The view that the truth is one and undivided, and the same for all men everywhere at all times, whether one finds it in the pronouncements of sacred books, traditional wisdom, the authority of churches, democratic majorities, observation and experiment conducted by qualified experts, or the convictions of simple folks uncorrupted by civilisation-this view, in one form or another, is central to western thought, which stems from Plato and his disciples.
Agnosticism is a perfectly respectable and tenable philosophical position; it is not dogmatic and makes no pronouncements about the ultimate truths of the universe. It remains open to evidence and persuasion; lacking faith, it nevertheless does not deride faith. Atheism, on the other hand, is as unyielding and dogmatic about religious belief as true believers are about heathens. It tries to use reason to demolish a structure that is not built upon reason.
Sydney J. Harris
So is language change progress or degeneration? It is neither, of course. To assert that language change is for the better or worse requires some measure of what "good" or "bad" language is, and the issue of language change needn't come into question here. But no coherent criterion has ever been given: upon examination, the pronouncements of the self-appointed pundits are always a mix of cultural biases, half-understandings of languages, and an obvious compulsion for telling people what to do.
In order to get the things I want, it helps me to pretend I'm a figure in a daytime drama, a schemer. Soap opera characters make emphatic pronouncements. They ball up their fists and state their goals out loud. 'I will destroy Buchanan Enterprises,' they say. 'Phoebe Wallingford will pay for what she's done to our family.' Walking home with the back half of the twelve-foot ladder, I turned to look in the direction of Hugh's loft. 'You will be mine,' I commanded.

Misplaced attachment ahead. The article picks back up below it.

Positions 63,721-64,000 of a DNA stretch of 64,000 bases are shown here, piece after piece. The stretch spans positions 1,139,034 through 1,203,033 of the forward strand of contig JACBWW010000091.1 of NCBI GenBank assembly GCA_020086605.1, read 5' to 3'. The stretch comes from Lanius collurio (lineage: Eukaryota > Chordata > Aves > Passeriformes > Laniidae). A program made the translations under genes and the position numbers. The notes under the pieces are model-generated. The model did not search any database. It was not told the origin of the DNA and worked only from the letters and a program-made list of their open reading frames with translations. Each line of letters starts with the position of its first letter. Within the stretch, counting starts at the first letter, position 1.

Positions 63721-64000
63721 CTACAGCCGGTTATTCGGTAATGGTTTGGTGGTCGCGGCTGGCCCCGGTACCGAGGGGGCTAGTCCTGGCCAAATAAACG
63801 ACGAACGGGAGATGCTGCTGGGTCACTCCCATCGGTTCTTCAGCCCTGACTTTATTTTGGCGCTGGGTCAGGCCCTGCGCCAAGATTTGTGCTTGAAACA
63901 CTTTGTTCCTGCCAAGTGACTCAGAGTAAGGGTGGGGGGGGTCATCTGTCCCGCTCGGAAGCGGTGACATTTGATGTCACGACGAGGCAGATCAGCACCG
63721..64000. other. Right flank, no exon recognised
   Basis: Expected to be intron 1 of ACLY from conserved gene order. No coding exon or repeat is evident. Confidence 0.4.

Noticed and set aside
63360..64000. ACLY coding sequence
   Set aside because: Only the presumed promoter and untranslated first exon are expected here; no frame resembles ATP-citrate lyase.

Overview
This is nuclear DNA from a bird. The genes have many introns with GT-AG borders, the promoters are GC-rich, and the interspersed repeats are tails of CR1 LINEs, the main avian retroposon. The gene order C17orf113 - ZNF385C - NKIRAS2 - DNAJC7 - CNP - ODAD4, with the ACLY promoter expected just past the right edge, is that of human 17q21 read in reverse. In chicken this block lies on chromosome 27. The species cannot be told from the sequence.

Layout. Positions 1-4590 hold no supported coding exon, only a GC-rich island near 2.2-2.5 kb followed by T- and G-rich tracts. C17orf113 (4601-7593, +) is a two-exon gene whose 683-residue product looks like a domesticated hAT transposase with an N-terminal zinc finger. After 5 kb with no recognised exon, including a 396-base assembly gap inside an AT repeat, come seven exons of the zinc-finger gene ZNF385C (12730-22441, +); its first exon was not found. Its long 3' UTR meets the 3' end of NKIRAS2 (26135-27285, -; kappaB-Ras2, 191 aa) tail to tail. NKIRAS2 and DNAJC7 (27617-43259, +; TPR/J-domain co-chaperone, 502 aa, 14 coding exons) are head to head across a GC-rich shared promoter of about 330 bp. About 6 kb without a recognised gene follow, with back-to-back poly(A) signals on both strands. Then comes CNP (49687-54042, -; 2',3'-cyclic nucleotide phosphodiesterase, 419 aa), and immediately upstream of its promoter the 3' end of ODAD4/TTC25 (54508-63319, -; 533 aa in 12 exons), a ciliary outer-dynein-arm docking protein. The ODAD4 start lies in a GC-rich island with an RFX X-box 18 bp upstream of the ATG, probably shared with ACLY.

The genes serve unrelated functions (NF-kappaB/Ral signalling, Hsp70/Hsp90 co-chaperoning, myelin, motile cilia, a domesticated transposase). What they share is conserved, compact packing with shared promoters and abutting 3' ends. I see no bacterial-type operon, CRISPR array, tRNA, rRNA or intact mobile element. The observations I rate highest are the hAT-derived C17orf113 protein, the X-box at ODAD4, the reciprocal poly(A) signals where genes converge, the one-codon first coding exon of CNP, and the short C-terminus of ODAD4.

Well into the 19th century there were pronouncements from just about every branch of science and medicine that reading, writing, and thinking were dangerous for women. Articles in the Lancet declared that women's brains would burst and their uteruses atrophy if they engaged in any form of rigorous thinking. The famous physician J.D. Kellogg insisted that novel reading was the greatest cause of uterine disease among young women and urged parents to protect their daughters from the dreaded consequences of print.
The Kennedy Administration's public pronouncements on the matter suggested that the presence of Soviet nuclear missiles in Castro's Cuba would represent an unacceptable strategic threat to the United States. . . . This urgent transformation of Cuba into an important strategic base - by the presence of these large, long-range, and clearly offensive weapons of sudden mass-destruction - constitutes an explicit threat to the peace and security of all the Americas. . . .
John F. Kennedy
a long-term reputation is only at risk when companies engage in vocal launch activities such as PR and building hype. When a product fails to live up to those pronouncements, real long-term damage can happen to a corporate brand. But startups have the advantage of being obscure, having a pathetically small number of customers and not having much exposure. Rather than lamenting them, use these advantages to experiment under the radar and then do a public marketing launch once the product has proved itself with real customers.
For after all, why do we go on fighting? If we die for democracy then we must be one of the democracies. Let the rest fight with us, if that is the case. But the most powerful of them, the only one that could save us, chooses to bide its time. Very good. That is its right. But by so doing, that democracy signifies that we are fighting for ourselves alone. And we go on fighting despite the assurance that we have lost the war. Why, then, do we go on dying? Out of despair? But there is no despair. You know nothing about defeat if you think there is room in it for despair. There is a verity that is higher than the pronouncements of the intelligence. There is a thing which pierces and governs us and which cannot be grasped by the intelligence. A tree has no language. We are a tree. There are truths which are evident, though not to be put into words. I do not die in order to obstruct the path of the invasion, for there is no shelter upon which I can fall back with those I love. I do not die to preserve my honor, since I deny that my honor is at stake, and I challenge the jurisdiction of my judge. Nor do I die out of desperation.